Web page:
Not all universities will see increased enrolment this year or the next few, as there are fewer high school graduates, and the well of applicants created by the big institutions decreasing admissions standards to maintain enrolment has now run dry, as there is no more “down” to go. Look for a further general decline and threats to the existence of some smaller schools.

iAnnounce iXYZ
Meanwhile, Apple prepares for announcement day, although much of the content, including parts, pictures of the finished product, screen sizes, etc., are already well-known, courtesy of supplier and assembler ileaks. Still, iCook has an ace or two up his sleeve, the Spy thinks. This column, though a couple of days late because of the labour day weekend (including a birthday party for one-year-old Gregory Sutcliffe), has no hard news and eschews speculation, so by all means circle a week from now, September the ninth on your calendar, but don’t lose any sleep over it, don’t expect that everything Apple announces will be purchasable within a few weeks or even a month of that day, don’t expect all the rumours to be substantiated, don’t expect everything to come in this one product release announcement, and do assume at least one surprise.

Most likely to succeed–the new iPhone/iPod Touch(?), which well sell in the hundreds of millions. Lower volumes can be expected on new iPads, and iWatch–if Apple decides to do the latter. Least likely to be introduced–even if content issues can be resolved, which seems unlikely–and to make buckets of money if it is, would be a radically new iTV. On the bubble are health and home automation hardware, which Apple may leave to others, though the former might be incorporated into a wearable to create a broader market for what otherwise is at best a marginal niche product in the status symbol category.

Least likely to get a personal “buy” from the Spy–the iPad and the iPhone, in that order. He’s a writer. Writers need plenty of screen real estate and a workhorse full-sized keyboard. Even a portable has to have desktop accoutrements when he sits down at home or office. Likewise, he’s a language guy and programmer. He needs high end CPU power. ‘Nuff said on the iPad–he’s not against them, just has no use for one, and declining sales figures seem to confirm his views. And, after the Rogers debacle of a few years ago, he will never again become involved in a long-term phone contract. He might consider a phone again if he buy get one unlocked, not tied to network, and on a pay-as-you-go cancel-without-notice plan. Otherwise, a new and larger iPod Touch is just the ticket–should Apple choose to make one, which is by no means assured.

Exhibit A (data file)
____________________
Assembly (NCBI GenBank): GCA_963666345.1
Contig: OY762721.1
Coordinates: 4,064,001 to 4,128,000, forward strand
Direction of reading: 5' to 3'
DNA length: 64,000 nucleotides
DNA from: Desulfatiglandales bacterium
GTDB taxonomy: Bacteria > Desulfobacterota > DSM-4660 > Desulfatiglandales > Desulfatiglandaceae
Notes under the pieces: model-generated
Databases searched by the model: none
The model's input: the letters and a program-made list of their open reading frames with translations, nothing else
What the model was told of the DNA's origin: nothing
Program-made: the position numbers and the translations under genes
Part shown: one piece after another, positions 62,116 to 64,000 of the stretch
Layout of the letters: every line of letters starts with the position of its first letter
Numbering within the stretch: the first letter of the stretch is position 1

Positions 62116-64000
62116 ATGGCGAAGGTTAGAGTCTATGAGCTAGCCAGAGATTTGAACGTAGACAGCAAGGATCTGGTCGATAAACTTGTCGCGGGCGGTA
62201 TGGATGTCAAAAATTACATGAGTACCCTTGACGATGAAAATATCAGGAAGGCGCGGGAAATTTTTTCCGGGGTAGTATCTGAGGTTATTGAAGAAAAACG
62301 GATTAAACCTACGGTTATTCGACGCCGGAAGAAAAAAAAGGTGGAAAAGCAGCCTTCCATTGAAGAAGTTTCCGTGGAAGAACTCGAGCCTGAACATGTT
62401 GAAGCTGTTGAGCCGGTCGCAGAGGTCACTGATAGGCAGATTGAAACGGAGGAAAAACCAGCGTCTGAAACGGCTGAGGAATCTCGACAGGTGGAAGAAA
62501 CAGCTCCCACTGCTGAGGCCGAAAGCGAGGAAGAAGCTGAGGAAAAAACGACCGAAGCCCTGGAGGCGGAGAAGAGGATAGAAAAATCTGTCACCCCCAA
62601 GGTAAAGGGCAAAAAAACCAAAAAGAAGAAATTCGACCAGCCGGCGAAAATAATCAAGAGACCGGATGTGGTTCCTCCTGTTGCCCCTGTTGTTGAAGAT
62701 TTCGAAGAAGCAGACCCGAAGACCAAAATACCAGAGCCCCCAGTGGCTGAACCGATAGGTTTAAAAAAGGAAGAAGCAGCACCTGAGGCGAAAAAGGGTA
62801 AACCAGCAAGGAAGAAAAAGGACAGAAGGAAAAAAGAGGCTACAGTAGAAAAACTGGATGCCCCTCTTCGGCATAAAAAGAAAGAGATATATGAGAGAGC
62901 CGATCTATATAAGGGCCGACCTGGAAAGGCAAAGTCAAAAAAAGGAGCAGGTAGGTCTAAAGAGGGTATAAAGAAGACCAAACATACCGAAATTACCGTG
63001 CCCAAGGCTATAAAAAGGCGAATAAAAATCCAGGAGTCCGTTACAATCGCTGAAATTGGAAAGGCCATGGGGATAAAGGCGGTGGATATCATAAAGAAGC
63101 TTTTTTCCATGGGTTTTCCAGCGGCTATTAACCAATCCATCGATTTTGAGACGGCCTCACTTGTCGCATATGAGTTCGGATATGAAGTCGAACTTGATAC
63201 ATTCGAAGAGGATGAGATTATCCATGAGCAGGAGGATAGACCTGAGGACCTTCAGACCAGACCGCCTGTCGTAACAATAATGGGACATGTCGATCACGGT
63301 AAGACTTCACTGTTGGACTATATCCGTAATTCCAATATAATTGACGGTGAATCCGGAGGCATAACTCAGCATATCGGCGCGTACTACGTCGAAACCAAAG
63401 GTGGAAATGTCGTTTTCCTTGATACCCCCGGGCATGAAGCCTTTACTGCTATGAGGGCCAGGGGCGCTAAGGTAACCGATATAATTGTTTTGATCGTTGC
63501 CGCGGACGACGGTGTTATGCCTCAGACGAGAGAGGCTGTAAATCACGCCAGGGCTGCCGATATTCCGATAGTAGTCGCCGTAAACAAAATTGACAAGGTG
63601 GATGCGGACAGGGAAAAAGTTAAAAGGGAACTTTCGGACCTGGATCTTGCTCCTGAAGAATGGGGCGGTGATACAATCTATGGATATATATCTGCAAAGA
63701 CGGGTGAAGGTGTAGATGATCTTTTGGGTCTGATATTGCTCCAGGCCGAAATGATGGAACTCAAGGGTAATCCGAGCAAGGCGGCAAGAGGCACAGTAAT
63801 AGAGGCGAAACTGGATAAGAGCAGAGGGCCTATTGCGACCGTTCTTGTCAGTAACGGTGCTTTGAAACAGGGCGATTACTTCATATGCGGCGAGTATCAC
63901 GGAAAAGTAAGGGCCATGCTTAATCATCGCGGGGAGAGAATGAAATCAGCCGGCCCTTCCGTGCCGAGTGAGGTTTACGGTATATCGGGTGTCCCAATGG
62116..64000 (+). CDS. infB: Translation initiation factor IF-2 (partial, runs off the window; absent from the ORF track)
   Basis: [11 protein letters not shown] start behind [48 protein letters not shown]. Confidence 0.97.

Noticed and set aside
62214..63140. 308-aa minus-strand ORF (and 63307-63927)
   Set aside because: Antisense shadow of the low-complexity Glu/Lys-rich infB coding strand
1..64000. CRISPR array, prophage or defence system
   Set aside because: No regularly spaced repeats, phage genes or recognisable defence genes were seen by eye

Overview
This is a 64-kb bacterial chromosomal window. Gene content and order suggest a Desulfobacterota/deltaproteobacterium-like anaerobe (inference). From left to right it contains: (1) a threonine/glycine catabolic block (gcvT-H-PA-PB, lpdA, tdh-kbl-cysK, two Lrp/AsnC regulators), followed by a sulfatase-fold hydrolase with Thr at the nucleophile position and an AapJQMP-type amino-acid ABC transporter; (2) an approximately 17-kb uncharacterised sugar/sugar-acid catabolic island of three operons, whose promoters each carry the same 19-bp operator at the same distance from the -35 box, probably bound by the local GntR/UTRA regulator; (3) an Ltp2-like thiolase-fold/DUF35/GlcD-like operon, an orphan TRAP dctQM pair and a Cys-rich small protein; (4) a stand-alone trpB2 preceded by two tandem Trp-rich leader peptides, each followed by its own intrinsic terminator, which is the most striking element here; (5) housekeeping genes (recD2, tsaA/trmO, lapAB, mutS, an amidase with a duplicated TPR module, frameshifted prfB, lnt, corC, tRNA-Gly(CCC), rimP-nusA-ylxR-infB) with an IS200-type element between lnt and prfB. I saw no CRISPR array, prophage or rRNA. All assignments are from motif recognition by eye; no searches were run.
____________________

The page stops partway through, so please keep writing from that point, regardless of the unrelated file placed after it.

iBM
The Spy notes much speculation concerning the strategic partnership between Apple and iBM–ranging from “it’s a dud” to “when will they merge?”

Again a NOT–to both. There is enough of a culture clash to prevent an outright merger between two so dissimilar companies, even though they are more complementary today than at any time in the past. OTOH, that very complementarity might make this partnership work at arms’ length where so many similar arrangements in the past–including ones between these same two–have failed to produce anything of value. iBM isn’t in the PC business any more, and is rumoured to be looking for a buyer for the server division as well. An Apple that manufactures computing devices and sells primarily at retail to individuals, and an iBM that makes essentially no products but consults with and markets to the enterprise are a good theoretical fit. However, don’t forget the Spy’s Third Law The practice of theory never matches the theory of practice. Good intentions only might pave a road to more profits for both, but there’s a saying about that, too. Final argument: a merger or purchase by Apple might make sense for the iBM patents, but not otherwise.

Meanwhile, iBM-compatible now means Mac, iPad, iPod, and iPhone. Who’d ‘a thunk it. Bonus for extra credit: what is a “thunk”?

iLowerTech